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By Gretchen Althoff Snyder

Parents, teachers, coaches, and administrators all need to send the clear message that there are no good drugs for adolescents.

Nearly a year after the RyeACT Coalition held its first meeting amidst serious concerns over teen drug and alcohol use, things appear to be headed in a better direction. On May 9, the Coalition presented the results of the November 2016 survey, in which 90% of Rye students in grades 7-12 participated. The results show lower rates of past 30-day alcohol use across all grade levels than in the November 2014 survey. Significantly, 53.2% of 10th graders reported using alcohol in the 2014 survey, whereas only 35.5% reported past 30-day use. The numbers for 11th graders dropped from 75.7%% to 58%. And, with the exception of 12th grade, marijuana usage decreased across all grade levels.

Despite the lower numbers, alcohol use among Rye 10th and 12th graders is substantially higher than the national averages — respectively, 35.5% versus 19.9%, and 71.7% versus 33.2%. E-cigarette usage among Rye teens is also way above the national average.

RyeACT co-founder Julie Killian finds these results particularly unsettling, and believes the community needs to delve deeper into why our teenagers are using alcohol and drugs at rates that far exceed national levels.

The results for misuse of any type of prescription drug in the past 30 days were 2.9% of juniors and 5% of seniors. In addition, students across all grades perceive cigarettes and misuse of prescription drugs as high risk – at least 90% or higher in each grade.

In the most recent survey, over 95% of students in grades 7-12 felt their parents would disapprove if they misused prescription drugs. In contrast, fewer than 40% of 11th and 12th graders perceived any harm associated with marijuana use, and both grades reported a lower perception of parental disapproval — 84.7% for 12th graders in 2014, 77.3% in 2016.

After the survey results, the audience was privileged to listen to Dr. Robert DuPont, President of the Institute for Behavior and Health, Inc. Dr. DuPont’s prestigious career fighting drug and alcohol abuse spans almost 50 years: he was the first director of the National Institute on Drug Abuse and the second White House Drug Czar under the Nixon and Ford administrations. He began by noting that “this community has been galvanized by the deaths of six young people” and that communities all over the country are working diligently to fight the effects of teen drug and alcohol use. The Center for Disease Control labels the situation a national emergency; in the last year, there were 52,000 deaths by overdose – more than deaths by auto accidents and gun violence combined.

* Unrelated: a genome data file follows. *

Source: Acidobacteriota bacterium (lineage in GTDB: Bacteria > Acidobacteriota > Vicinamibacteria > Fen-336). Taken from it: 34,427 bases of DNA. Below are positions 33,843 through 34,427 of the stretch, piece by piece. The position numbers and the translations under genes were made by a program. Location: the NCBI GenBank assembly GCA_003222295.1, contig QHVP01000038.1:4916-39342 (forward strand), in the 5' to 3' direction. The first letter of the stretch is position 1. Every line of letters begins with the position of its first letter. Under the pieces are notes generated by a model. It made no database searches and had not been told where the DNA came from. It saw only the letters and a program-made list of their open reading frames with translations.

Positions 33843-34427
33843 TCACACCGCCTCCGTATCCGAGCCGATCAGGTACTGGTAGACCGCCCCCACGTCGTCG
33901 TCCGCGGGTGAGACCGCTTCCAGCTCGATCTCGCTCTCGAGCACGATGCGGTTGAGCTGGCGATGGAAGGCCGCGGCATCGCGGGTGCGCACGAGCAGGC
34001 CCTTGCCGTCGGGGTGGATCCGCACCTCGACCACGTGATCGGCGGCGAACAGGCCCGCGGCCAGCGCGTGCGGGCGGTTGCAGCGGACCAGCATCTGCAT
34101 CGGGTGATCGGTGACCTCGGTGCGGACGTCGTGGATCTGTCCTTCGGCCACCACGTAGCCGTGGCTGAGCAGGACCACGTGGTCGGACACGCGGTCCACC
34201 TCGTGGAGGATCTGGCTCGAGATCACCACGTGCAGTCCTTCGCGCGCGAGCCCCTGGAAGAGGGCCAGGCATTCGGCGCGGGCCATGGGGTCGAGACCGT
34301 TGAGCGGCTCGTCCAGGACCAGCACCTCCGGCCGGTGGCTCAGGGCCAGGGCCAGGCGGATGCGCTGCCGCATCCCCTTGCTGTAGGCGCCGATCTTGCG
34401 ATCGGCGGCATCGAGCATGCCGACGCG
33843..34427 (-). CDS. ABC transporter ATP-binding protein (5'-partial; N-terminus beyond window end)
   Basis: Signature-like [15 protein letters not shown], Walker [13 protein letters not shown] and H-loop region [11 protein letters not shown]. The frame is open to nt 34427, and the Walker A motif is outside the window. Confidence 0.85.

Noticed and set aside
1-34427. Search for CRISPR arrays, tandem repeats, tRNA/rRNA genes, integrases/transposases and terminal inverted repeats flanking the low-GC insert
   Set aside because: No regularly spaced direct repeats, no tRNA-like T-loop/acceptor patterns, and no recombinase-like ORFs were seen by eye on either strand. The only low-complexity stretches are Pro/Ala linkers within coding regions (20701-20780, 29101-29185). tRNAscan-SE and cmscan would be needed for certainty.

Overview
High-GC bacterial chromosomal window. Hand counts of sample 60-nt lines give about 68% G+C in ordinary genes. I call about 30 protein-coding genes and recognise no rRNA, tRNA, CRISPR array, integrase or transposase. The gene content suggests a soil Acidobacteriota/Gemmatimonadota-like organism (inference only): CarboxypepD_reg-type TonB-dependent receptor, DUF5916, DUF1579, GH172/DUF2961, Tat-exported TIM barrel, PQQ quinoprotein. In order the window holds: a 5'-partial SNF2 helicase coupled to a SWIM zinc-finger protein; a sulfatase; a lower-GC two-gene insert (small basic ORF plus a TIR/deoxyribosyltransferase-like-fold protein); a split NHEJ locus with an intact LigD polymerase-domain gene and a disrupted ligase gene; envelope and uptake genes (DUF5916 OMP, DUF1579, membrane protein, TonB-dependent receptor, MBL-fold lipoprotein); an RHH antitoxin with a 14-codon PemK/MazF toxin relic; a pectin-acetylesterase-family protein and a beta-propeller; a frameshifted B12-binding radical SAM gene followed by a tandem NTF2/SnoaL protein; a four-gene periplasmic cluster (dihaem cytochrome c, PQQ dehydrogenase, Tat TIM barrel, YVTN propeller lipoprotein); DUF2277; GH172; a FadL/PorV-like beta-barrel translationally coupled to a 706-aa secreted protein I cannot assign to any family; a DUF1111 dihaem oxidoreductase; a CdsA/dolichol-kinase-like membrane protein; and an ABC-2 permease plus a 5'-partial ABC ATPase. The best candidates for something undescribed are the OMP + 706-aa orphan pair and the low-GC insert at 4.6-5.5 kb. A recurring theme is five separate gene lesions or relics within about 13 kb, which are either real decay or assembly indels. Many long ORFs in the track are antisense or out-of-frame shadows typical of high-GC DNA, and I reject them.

Dr. DuPont was quick to point out that this does not reflect the failure of our children, but rather the “failure of adult stewardship”. He stressed, “The simple, clear prevention goal for youth is no use of alcohol, nicotine, marijuana or other drugs for reasons of health.” Parents, teachers, coaches, and administrators all need to send the clear message that there are no good drugs for adolescents. DuPont said that parents, while it may seem otherwise, have tremendous influence on their children’s behavior, including drug and alcohol use.

Focusing on the biology of the adolescent brain, he explained that the part of the brain that seeks reward and pleasure develops much earlier than the part of the brain that warns against risky or dangerous behavior. Alcohol, nicotine, marijuana, and other drugs reward the brain with intense stimulation that exceeds reward from natural stimulation such as food and sex. As such, simply by virtue of their brain development stage, adolescents are particularly vulnerable to drug and alcohol use. And, he cautioned, “the earlier it starts, the more malignant the course.” Alcohol, nicotine, and marijuana are gateway drugs, thus, if teenagers any one of them, chances are extremely high that they will use others.

Despite the challenges, Dr. DuPont assured the audience that “prevention is indeed possible – it is not an empty goal” and provided statistics showing a national trend towards reduced drug and alcohol usage among teens.

Parental involvement is key, emphasized DuPont, noting that between 1978 and 1992, there was a 60% decrease in teen drug use, the direct result of a national focus on the issue where families led the campaign. He strongly urged parents to stay actively engaged with their children and continually send the message that no use of any drugs is vital for their physical and mental health.


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